SIDEQUEST – Hidden Rules

August 2, 2017

Games of deduction and discovery can be fun, but they can also be maddeningly frustrating. Especially since the rules, as I’ve covered before, cover the social contract that allows a game space to exist. Because of this, games of discovery have to have at least two levels of game rules, possibly more.

The first layer is the base layer, the layer that has the name of the game on it and explains how play operates. How many cards you get, what rules you have to follow when playing said cards, when you can move your piece on the board, that kind of thing. This is the social contract, the rules everyone agrees to from the beginning of the game, and it includes a clause that allows for the discovery of additional rules – “There are other valid rules, they are covered by additional rules added or found in play in these circumstances”. These rules are the most important to get right, since they have to both create a comfortable play space and have a system in place to ensure that everyone is following the rules, even the rules that are discovered in play.

So let’s talk about rules discovered in play. The example a lot of people might have experience with is Mao. It’s a game like Uno, but it has a lot of strange and arcane rules that make you draw more cards. Speaking out of turn, not acting fast enough, playing the wrong cards, and not observing certain rituals during play can all make you draw more cards, and these are just the starting rules that aren’t explained. When completing a round, frequently the winner gets to declare a new rule for the next game and the only people who know this rule are the ones who were there to hear it. None of these rules are explained to new players, so it’s a constant game of deduction – watching other players and trying to figure out why they are doing what they do. This is an example of the kind of game that can be extremely frustrating since it’s punishing to new players and the game itself provides you no tools to examine the rules in action. There’s also no part of the social contract that’s explained other than “You draw cards, you have to get rid of cards”.

So if you want to make a game of discovery fun, I think, there has to be a way to interrogate the rules that are hidden. There also should be some mechanic that makes the rules both reliable (in that you’ve seen rules like this before) but also dynamic (in that you don’t see the exact same rules every time you play). So there needs to be a procedural algorithm, kind of like how a Roguelike builds dungeon levels out of similar pieces but in new and random ways. So lets make an example game in broad strokes to examine how this could work.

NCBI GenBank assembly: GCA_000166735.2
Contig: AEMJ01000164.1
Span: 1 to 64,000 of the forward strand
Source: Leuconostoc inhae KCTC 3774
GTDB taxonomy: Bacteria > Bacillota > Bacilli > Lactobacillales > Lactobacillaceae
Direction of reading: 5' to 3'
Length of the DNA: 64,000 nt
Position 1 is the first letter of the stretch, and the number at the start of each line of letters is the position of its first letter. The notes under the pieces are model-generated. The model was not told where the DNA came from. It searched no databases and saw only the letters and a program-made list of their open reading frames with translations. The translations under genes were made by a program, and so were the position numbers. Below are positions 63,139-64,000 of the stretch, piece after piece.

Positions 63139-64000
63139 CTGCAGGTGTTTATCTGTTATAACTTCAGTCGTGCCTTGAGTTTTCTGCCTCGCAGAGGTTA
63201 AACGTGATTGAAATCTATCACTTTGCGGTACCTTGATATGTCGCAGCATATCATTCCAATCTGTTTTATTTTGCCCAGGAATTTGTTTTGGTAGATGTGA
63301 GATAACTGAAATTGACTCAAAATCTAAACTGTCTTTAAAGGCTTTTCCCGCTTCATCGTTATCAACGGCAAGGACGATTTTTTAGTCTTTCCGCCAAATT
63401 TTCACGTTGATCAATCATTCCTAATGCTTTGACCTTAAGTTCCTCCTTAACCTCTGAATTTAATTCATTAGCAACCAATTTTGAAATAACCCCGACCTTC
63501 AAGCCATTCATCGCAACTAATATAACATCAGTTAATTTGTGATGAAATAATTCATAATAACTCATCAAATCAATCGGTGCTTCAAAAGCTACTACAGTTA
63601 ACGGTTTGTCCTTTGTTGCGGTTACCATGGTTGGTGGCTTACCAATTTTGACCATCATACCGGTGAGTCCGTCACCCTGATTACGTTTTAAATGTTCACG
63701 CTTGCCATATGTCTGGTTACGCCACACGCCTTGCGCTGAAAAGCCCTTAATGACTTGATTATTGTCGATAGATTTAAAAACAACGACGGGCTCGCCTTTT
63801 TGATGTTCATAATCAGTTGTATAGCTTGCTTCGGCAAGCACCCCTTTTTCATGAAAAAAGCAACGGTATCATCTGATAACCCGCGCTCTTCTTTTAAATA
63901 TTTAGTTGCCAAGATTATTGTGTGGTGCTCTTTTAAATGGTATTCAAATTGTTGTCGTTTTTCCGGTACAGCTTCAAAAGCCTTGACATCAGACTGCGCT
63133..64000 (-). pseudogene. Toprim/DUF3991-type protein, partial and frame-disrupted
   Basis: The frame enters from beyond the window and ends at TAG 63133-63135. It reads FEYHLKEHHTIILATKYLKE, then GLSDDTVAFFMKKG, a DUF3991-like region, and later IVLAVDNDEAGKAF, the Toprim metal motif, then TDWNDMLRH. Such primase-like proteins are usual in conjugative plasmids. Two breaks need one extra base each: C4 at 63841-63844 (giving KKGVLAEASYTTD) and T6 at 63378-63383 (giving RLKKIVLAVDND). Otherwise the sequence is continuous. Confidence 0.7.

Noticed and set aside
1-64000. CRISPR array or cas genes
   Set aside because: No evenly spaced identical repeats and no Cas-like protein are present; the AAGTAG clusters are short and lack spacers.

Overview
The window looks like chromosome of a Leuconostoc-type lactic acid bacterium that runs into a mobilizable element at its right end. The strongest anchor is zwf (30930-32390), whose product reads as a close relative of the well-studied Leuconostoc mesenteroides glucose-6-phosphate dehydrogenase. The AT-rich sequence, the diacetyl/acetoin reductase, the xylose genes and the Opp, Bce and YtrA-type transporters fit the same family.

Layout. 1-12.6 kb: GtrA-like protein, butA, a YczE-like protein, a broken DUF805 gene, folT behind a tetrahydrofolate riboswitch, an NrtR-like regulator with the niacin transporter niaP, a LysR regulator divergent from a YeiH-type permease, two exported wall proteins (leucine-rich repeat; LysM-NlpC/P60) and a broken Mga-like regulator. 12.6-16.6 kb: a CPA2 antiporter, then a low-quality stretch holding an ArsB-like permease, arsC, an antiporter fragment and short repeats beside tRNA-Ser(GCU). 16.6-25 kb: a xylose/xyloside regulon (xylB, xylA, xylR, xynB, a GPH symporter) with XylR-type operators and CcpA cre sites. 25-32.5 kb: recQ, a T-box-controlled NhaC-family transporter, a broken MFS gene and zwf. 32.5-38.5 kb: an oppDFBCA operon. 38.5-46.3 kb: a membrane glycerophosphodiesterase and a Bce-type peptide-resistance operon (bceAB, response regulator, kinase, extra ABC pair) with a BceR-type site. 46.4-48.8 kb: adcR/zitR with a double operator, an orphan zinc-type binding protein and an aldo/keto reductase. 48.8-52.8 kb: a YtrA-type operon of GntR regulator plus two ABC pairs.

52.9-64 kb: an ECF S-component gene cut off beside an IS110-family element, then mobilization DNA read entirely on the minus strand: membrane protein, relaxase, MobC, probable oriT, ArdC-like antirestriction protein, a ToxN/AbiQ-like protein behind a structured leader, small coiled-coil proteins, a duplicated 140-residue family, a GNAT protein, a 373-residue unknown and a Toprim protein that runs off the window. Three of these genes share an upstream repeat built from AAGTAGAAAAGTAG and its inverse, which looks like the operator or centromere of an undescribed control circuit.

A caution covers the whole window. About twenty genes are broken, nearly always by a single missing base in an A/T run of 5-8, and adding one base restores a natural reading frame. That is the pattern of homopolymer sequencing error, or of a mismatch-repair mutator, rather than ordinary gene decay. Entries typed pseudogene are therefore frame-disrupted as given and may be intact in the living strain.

To be as boring as possible, our game is going to be The United Nations. One player is a judicant for the international body (able to execute resolutions passed during play) and the other players are nation-states that are part of the international body.

The Judicant has a deck of cards composed of two major groups; Bylaws and Resolutions. Playing Bylaws allows them to change how Resolutions can be passed, how they are executed, and what the nation-states are allowed to do in response to them. Resolutions, on the other hand, are open-information rules that change how the game is played. These have to be voted on by the table when played by the Judicant – some may need a Simple Majority, some may need to be Unanimous, and some may only need to be passed by certain people at the table.

The Countries share a deck of cards that are primarily made of two things, Laws and Resources. Countries want to gather more resources (they’re like victory points – the country with the most wins) and they can pass Laws that affect how those resources are used (how they’re scored, how they can be transfered, how things can be taxed, etc). Some Laws are open information rules, some are secret, though even secret Laws are played face-down so people know that they’re there.

So we have our closed-information/hidden-information system now. But how can it be interrogated? How can we know that players aren’t lying? That’s why there’s a Judicant.

Certain Resolutions can reveal laws, and more can be done to examine a country if it’s declared a Rogue Nation by the rest of the body. However, until it’s a Rogue Nation, the country gets to vote on resolutions like anyone else. This means that there’s a game of politics at the table as well, an additional layer of hidden information in promises of support and opposition, as well as overt actions on which policies they support and which they don’t.

This allows players to have their own secret rules, know that there are secret rules among other players, and have a system where everyone has equal ability to examine the rules of others if they are willing to submit to the system and follow rules they all agree on together. All players also have a vested interest in ensuring they have the most resources and that their resources are scored the highest. The Judicant’s goal is to ensure the whole world doesn’t fall apart. So there’s one more thing we have to add…

There are a few cards scattered in the Country deck that declare war. Declaring war on a state in good standing makes someone a Rogue Nation, which can be bad, but if they’ve already been declared a Rogue Nation then it’s fine. They stay in good standing with the Judicant. However, if war is declared 3 times, the Judicant loses immediately and the resources are tallied.

So, it’s not ellegant, but it’s an example of how this kind of game can work (and come up with off the top of my head). I think there is a way to do this and have it be fun but so far most games like this are just frustrating. If you’ve got any insights, I’d love to hear them.

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